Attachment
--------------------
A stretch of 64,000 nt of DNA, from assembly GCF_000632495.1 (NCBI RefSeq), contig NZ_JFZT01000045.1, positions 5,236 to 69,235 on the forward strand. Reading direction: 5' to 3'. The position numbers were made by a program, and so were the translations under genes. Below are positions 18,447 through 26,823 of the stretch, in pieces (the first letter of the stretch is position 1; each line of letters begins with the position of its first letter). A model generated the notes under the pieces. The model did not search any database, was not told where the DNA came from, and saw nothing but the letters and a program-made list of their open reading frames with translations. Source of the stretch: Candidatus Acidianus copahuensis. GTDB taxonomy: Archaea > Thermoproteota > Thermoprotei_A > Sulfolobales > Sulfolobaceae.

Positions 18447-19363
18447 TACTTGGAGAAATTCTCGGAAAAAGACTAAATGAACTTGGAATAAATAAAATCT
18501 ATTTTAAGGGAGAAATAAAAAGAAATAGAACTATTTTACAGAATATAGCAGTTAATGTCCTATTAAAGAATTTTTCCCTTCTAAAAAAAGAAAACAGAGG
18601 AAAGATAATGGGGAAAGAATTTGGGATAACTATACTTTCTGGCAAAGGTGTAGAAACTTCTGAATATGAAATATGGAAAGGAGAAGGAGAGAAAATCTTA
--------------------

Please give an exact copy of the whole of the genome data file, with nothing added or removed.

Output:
A stretch of 64,000 nt of DNA, from assembly GCF_000632495.1 (NCBI RefSeq), contig NZ_JFZT01000045.1, positions 5,236 to 69,235 on the forward strand. Reading direction: 5' to 3'. The position numbers were made by a program, and so were the translations under genes. Below are positions 18,447 through 26,823 of the stretch, in pieces (the first letter of the stretch is position 1; each line of letters begins with the position of its first letter). A model generated the notes under the pieces. The model did not search any database, was not told where the DNA came from, and saw nothing but the letters and a program-made list of their open reading frames with translations. Source of the stretch: Candidatus Acidianus copahuensis. GTDB taxonomy: Archaea > Thermoproteota > Thermoprotei_A > Sulfolobales > Sulfolobaceae.

Positions 18447-19363
18447 TACTTGGAGAAATTCTCGGAAAAAGACTAAATGAACTTGGAATAAATAAAATCT
18501 ATTTTAAGGGAGAAATAAAAAGAAATAGAACTATTTTACAGAATATAGCAGTTAATGTCCTATTAAAGAATTTTTCCCTTCTAAAAAAAGAAAACAGAGG
18601 AAAGATAATGGGGAAAGAATTTGGGATAACTATACTTTCTGGCAAAGGTGTAGAAACTTCTGAATATGAAATATGGAAAGGAGAAGGAGAGAAAATCTTA